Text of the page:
The page tree just reflects the hierarchy of content you’ve created with your parent and child pages and appears in the sidebar to the left of the active page. You’ll be able to see a list of your parent pages and show/hide any child pages underneath them.
A space in Confluence is where your pages are stored. Think of them as workspaces that help keep your content organized. You can have as many or as few spaces as your team needs. For example, one marketing team might keep all of its work in one space, and have pages for each campaign. Another might set up a separate whole space for each campaign. Each space comes with a home page/overview as well as a blog, enabling you to share updates with the team.
Never mind the jargon-y name (no, I didn’t know what they were for ages either). Macros are just bits of content you can add to your Confluence page, e.g. an info panel, a table, a date, a tickable list, a Jira report or chart, etc. You can also purchase extra macros from the Atlassian Marketplace. For example, if you want to make customized Jira reports in Confluence, then Custom Jira Charts for Confluence is a great macro to have. Then there’s the Contract Signatures for Confluence macro, if you want someone not on your instance to add their signature to a Confluence document.
Check out these beginners’ guides to Atlassian, which offer insights into Confluence from actual newbies.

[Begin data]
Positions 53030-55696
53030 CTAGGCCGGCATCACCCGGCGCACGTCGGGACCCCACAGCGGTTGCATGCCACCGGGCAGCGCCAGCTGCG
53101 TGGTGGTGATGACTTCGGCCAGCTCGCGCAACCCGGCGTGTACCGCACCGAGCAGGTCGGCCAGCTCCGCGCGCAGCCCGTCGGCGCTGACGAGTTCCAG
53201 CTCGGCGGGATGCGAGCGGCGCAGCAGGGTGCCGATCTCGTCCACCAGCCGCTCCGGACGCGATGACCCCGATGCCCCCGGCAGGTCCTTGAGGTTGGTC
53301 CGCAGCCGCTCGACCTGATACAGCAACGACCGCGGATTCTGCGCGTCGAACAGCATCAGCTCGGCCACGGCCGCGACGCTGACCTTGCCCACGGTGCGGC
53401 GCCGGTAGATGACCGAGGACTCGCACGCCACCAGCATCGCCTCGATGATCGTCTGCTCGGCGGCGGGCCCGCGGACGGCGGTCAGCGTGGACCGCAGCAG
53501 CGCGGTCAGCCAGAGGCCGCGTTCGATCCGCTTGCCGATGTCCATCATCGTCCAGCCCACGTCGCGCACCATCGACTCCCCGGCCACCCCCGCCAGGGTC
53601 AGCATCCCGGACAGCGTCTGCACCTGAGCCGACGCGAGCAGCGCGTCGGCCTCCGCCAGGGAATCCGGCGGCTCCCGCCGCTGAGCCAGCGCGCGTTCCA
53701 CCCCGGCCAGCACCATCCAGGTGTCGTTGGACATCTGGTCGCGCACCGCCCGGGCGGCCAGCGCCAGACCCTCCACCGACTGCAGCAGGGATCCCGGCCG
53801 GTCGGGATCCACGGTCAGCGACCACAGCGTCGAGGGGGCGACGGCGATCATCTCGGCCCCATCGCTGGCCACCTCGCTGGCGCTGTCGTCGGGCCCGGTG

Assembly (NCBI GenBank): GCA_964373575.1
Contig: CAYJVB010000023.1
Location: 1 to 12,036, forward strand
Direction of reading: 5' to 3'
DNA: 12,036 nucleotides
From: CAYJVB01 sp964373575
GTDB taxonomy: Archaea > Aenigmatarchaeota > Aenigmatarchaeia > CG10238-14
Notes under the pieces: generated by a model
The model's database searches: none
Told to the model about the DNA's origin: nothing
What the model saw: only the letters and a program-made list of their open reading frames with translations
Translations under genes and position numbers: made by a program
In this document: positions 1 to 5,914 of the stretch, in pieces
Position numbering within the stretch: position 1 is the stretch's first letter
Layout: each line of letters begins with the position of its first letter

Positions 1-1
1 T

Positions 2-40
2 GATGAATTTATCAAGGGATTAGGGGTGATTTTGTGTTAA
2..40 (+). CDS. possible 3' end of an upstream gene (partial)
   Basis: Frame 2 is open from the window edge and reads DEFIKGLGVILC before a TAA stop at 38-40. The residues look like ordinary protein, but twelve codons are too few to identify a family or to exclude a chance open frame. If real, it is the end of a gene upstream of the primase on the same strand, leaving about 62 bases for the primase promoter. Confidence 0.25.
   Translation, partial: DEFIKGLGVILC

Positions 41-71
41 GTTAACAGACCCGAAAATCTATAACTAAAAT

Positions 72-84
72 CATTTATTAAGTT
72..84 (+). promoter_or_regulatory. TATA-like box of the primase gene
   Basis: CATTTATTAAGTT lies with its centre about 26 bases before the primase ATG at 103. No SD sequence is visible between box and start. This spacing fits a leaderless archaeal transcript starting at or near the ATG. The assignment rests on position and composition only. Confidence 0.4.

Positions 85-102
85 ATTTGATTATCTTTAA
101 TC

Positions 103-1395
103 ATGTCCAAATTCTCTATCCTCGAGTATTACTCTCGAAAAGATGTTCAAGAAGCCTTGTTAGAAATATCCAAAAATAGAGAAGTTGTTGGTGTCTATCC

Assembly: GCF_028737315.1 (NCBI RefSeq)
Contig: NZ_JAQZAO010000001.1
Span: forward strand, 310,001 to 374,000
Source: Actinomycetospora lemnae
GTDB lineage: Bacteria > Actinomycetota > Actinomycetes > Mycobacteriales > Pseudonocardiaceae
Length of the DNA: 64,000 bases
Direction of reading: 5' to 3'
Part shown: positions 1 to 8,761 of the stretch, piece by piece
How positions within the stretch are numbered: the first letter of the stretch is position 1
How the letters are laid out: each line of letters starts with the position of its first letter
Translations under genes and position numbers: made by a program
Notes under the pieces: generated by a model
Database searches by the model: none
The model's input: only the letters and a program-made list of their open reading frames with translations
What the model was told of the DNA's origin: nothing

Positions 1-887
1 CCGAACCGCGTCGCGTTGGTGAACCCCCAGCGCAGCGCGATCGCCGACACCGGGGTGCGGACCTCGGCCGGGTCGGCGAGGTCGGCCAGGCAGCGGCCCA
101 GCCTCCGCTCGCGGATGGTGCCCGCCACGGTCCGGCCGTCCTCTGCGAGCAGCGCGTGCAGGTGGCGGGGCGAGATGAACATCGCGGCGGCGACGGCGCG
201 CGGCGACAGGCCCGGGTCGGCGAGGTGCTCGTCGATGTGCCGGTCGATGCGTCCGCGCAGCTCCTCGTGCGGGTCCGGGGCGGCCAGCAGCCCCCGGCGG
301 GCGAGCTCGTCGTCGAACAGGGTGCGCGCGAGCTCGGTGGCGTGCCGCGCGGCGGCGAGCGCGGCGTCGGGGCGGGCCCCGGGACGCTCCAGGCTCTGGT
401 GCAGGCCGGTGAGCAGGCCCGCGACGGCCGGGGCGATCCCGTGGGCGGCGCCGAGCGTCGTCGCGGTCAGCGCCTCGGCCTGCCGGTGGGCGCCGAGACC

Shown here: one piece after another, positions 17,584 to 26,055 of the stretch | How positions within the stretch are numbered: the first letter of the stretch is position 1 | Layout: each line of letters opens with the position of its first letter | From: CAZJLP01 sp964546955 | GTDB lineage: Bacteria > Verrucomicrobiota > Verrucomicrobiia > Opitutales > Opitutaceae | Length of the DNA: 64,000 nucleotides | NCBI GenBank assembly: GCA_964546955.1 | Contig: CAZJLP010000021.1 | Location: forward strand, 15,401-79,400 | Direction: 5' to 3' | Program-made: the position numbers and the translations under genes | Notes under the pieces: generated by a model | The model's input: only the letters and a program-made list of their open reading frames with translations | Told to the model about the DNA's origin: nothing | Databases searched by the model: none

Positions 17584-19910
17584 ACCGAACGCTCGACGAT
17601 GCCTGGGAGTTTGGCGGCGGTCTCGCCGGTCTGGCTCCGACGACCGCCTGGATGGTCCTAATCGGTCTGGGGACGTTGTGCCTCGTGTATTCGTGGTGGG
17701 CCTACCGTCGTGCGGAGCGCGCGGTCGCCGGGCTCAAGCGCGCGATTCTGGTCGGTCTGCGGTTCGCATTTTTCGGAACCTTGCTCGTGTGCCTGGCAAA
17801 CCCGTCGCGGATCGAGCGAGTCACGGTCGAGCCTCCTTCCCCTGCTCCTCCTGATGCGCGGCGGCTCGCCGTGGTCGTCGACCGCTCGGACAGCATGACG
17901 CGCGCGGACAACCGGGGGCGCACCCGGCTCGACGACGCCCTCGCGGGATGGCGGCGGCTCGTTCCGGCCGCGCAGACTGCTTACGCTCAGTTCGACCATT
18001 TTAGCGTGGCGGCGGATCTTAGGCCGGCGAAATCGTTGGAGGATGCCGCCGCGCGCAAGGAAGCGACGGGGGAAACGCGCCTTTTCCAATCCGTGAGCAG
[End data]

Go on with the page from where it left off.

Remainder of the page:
- First Impressions of Atlassian, Jira, and Confluence from Actual Newbies (Part 1)
- First Impressions of Atlassian, Jira, and Confluence from Actual Newbies (Part 2)
How to encourage Confluence adoption
Remember some people love their Word documents, their spreadsheets, their Google Drives. And most don’t like change. Or, more accurately, they don’t like change when one, it’s being forced on them, and two, they don’t see why the new system is better.
If you’ve decided to implement Confluence for enterprise collaboration, you should introduce it to your employees slowly. Ease users into it. Let them play with this new platform and discover its benefits for themselves. And if there’s something their old system did that Confluence can’t, listen, and see if their needs could be accommodated with an add-on from the Atlassian Marketplace. Then, make your Confluence site so irresistible that they won’t want to use anything else.
Also, if your teams are using other proprietary tools that they aren’t going to let go of in a hurry, Atlassian have built some pretty nifty integrations to help with the transition. And that’s because they know that stopping people from using the tools they know how to use can impair processes. After all, Atlassian want their software to be the solution, not part of the problem.
Interested in using Confluence? It’s free to try for up to 10 users.
Christopher is a self-confessed nerd who’d probably take the cake on Mastermind if Star Trek: Voyager was his specialist subject. He writes fiction about time travel, conspiracies and aliens; loves roller coasters, hiking and Christmas; and hates carpet, rom-coms and anything with chilli in it. He’s written extensively for technology companies and Atlassian partners and specializes in translating complicated technical concepts, specs and jargon into readable, benefits-driven copy that casual readers will understand.